The above scenario is the placement of the pillars prior to applying the bedding compound, which I call "Mud". Devcon 10110 is my bedding compound of choice (and the only product I use) as the mud must set up as hard as concrete and most other epoxies will not do this. Also Devcon shrinks very little if at all. My comments on other bedding compounds are in the sidebar below.
STEP TWO--Relieving the Stock Before Bedding
Relieving the right amount of wood in the area to be bedded--not too much, not too little--is very important to achieving the best results. You need to create some space for the mud to fill around the action, but you don't want to alter the inletting too much.
Photo 3 shows the wood removed from the inside of the stock bedding area. Remove enough wood everywhere except along the top sides of the stock to allow at least 1/8" to 3/16th" of room for the mud. Remove 1/4" of wood behind the recoil lug. I like about .012" clearance on the top inside edges.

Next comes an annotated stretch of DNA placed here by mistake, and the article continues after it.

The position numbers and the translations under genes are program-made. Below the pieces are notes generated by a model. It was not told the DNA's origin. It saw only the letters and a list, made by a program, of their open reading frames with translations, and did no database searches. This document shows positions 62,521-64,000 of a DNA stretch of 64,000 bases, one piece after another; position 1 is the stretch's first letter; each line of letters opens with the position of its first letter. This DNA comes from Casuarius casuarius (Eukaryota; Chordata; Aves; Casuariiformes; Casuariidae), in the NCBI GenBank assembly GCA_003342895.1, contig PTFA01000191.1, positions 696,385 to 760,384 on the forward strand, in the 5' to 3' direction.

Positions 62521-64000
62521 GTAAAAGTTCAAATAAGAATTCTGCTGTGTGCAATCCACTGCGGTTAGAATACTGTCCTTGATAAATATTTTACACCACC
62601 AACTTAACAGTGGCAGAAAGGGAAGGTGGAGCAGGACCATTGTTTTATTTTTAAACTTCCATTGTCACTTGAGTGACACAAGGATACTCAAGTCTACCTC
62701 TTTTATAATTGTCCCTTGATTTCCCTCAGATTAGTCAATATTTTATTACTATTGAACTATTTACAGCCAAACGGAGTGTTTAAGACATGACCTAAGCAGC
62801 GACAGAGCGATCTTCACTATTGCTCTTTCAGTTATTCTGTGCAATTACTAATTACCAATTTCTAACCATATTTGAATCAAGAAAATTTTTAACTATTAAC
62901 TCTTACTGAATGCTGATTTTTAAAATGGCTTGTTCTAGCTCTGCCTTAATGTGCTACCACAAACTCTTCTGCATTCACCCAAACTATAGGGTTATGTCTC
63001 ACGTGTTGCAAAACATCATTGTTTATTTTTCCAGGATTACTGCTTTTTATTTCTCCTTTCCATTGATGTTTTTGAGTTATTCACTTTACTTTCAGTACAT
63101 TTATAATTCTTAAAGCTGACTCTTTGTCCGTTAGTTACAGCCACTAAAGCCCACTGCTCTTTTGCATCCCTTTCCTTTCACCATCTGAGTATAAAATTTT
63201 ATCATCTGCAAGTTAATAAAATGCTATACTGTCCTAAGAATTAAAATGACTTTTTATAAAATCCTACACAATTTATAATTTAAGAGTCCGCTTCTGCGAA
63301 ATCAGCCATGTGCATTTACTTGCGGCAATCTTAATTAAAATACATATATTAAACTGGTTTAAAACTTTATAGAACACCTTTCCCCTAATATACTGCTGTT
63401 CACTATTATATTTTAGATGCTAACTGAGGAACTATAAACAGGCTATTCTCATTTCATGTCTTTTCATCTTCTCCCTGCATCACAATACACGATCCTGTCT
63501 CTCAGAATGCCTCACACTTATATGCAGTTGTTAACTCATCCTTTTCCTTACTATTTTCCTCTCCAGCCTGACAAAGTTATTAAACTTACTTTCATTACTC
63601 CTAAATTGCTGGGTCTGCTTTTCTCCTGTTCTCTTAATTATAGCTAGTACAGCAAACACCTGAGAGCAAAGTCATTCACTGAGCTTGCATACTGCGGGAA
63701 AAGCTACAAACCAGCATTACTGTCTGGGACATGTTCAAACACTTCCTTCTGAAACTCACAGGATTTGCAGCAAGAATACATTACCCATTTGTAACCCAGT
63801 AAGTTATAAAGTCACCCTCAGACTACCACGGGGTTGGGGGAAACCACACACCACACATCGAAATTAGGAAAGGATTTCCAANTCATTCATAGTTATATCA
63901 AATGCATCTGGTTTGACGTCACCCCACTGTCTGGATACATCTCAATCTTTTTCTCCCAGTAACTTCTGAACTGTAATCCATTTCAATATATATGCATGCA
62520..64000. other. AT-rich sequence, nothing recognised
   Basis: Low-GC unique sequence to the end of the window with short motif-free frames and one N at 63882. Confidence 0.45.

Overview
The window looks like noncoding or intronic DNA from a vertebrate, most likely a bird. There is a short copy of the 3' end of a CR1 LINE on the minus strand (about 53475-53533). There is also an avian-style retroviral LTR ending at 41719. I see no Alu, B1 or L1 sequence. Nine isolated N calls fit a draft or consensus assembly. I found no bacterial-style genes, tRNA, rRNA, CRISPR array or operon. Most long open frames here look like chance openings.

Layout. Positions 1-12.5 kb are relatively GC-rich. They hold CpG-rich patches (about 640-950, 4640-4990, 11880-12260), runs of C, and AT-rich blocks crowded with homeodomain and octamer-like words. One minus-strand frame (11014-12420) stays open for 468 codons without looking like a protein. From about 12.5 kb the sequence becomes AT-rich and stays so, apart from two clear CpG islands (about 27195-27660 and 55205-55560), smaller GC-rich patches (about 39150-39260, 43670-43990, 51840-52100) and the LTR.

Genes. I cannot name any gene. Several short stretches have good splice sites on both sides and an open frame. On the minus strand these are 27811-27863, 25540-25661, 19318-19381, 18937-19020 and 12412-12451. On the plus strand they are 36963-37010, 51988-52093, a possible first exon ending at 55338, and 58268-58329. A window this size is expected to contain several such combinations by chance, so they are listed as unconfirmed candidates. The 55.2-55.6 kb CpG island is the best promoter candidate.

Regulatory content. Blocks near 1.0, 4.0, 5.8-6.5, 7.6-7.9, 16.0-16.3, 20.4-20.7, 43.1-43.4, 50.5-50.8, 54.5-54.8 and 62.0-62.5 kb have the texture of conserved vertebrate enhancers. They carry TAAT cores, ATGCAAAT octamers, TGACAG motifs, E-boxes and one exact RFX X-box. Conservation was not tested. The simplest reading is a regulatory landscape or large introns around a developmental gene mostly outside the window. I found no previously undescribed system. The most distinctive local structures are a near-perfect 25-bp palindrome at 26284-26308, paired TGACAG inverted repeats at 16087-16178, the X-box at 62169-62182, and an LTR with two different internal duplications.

Leave a small area of original wood just behind the rear tang bolt hole as this wood will determine the elevation of the bedded action in the stock.
Photo 4 shows the tang area of the stock. Note the elevation wood left at tang. Be sure to leave some original wood for the action tang to sit on. This is very important.
STEP THREE--Wrapping Tape on the Barrel
Photo 5 shows the barreled action in the vise. It also shows black electrical tape wrapped around the barrel just behind the front of the stock forearm. Wrap enough tape to hold the front of the barreled action at the proper elevation in the stock.
The idea is that the barreled action does not touch anything except the bit of original "elevation" wood left at the rear tang (behind the pillar) and the forearm resting on the electrical tape. This is very important to obtain 100% stress-free bedding. You want the bore of the barrel to be parallel with the top edge of the stock so wrap just the right amount of tape to ensure this. The tape also centers the barrel in the fore-arm. Done right, the barreled action will be contacting just at two points (tape in front, tang in rear) and the barrel's bore will be parallel with the top of the fore-arm's sidewalls.